I think the first time heard of Caspian was in 2007/2008 (can't really recall that) when The Four Trees came out. Then in 2012 I had the pleasure of seeing them live in Barcelona and the gig made such an impact to me I even blogged about it (that's way before Stereofox existed). And finally the 3 other performances in Berlin and the interview we did with the guys (watch here).
I guess there's something utterly cool about following a band and seeing them growing and evolving as the years go by. Some say post-rock is sort of a stale genre, but I think Caspian are the perfect example how to push boundaries sonic-wise. Hell, it was really nice and interesting to see them premiering the album on NY Times. Music is music. Good music cannot be put in a "song without vocals" statement.
My first "experience" with Dust & Disquiet was when Phil and Jani organized the private listenings in Berlin back in May.
I must say it was the first time I've ever attended such thing and it was out-of-this-world experience. Just pure music. Not giving a damn about song titles, how many tracks are there left. No rush, just Berlin's afternoon sun and Caspian's music. I would refrain myself from using post-rock. It feels somehow "constraining" right now, if you know what I mean. I'm not trying to say this is not instrumental music or post-rock, it just gravitates also towards other genres and feelings in general.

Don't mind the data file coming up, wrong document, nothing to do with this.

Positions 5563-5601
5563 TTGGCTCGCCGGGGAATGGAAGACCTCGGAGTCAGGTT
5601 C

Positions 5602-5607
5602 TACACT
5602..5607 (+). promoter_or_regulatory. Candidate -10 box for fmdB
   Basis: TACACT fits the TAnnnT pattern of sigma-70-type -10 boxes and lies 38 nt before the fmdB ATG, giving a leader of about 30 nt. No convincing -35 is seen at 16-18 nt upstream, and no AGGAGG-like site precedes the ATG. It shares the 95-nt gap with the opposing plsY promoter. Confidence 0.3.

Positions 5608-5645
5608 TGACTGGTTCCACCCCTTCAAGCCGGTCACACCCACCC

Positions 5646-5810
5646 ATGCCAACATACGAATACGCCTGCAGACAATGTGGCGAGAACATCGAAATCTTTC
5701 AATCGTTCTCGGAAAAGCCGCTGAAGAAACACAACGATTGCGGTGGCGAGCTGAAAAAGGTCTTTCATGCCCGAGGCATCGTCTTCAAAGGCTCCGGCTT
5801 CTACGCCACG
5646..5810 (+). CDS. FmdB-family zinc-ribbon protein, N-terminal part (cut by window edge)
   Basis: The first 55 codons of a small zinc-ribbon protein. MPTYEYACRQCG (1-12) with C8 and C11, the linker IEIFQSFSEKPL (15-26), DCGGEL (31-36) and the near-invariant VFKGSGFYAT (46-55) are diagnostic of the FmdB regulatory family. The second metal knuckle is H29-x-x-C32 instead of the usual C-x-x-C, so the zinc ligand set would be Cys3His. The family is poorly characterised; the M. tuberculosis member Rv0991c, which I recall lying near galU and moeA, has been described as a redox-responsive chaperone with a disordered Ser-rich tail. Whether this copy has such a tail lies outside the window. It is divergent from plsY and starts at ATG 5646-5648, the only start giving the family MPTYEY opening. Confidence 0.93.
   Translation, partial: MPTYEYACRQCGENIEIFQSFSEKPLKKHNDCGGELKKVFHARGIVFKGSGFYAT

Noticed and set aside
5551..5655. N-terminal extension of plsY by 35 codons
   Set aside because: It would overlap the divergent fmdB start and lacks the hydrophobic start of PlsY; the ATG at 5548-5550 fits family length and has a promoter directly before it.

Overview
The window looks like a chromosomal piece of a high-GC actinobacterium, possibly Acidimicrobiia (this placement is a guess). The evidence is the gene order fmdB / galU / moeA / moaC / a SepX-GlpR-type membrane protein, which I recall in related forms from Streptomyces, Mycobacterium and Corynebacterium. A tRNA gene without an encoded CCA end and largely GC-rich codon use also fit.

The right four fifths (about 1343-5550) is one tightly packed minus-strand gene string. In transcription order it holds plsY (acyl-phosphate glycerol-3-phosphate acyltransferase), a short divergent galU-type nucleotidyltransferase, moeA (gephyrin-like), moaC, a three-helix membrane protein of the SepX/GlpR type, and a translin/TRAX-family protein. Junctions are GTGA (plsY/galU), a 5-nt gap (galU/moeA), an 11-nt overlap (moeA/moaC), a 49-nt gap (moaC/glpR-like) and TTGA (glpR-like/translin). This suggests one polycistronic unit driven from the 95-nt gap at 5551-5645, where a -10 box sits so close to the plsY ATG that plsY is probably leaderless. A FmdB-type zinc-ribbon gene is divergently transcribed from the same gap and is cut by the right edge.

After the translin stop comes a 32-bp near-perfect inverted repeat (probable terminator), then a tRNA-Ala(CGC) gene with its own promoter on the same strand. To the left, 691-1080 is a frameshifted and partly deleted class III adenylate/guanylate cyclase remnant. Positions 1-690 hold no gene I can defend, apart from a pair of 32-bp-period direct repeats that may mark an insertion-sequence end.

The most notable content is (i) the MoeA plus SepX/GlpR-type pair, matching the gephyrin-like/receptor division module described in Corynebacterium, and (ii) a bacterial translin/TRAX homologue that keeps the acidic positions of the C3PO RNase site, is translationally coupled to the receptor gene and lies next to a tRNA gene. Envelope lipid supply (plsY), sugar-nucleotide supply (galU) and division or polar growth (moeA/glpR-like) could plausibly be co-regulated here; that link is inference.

The first thing that really stuck to my mind is how awesomely disruptive "Arcs Of Command" feels after "Separation No. 2" and "Rioseco". As I said in my post review, if "Sad Heart Of Mine" was a soul shield, this feels like a blade. Something absolutely empowering.
Time for a new paragraph, because the next track is by far my most favourite one (after I would say 20+ album full plays). The vocals part of "Echo and Abyss" over that drum paradiddle is pure shivers. While the track still gives me this "on guard" follow-up feeling after "Arcs Of Command", there's somehow pulling down but in a way which makes you wanna resist. The track brought me back years when I discovered Caspian's mates Constants.
And after this intensity all slows down. "Run Dry" might be the ultimate surprise for the people, although after "CMF" I must say I always wanted to hear something tuned down and acoustic from the guys.
I won't go dissect every song. As always, if I share an album with you guys, I strongly believe the record should be heard from the first to the last record. Whether there's a logical sequence or not, it gives a good first overview before digging deep.
To put things shortly, this band will always be close to my heart and I utterly respect these dudes for doing what they do. I reckon it's not always easy and it's pretty complex and emotional at times, but I think it would be safe to say that for 10 years Caspian managed to establish themselves as one of the few bands which truly shaped a whole genre... and beyond.
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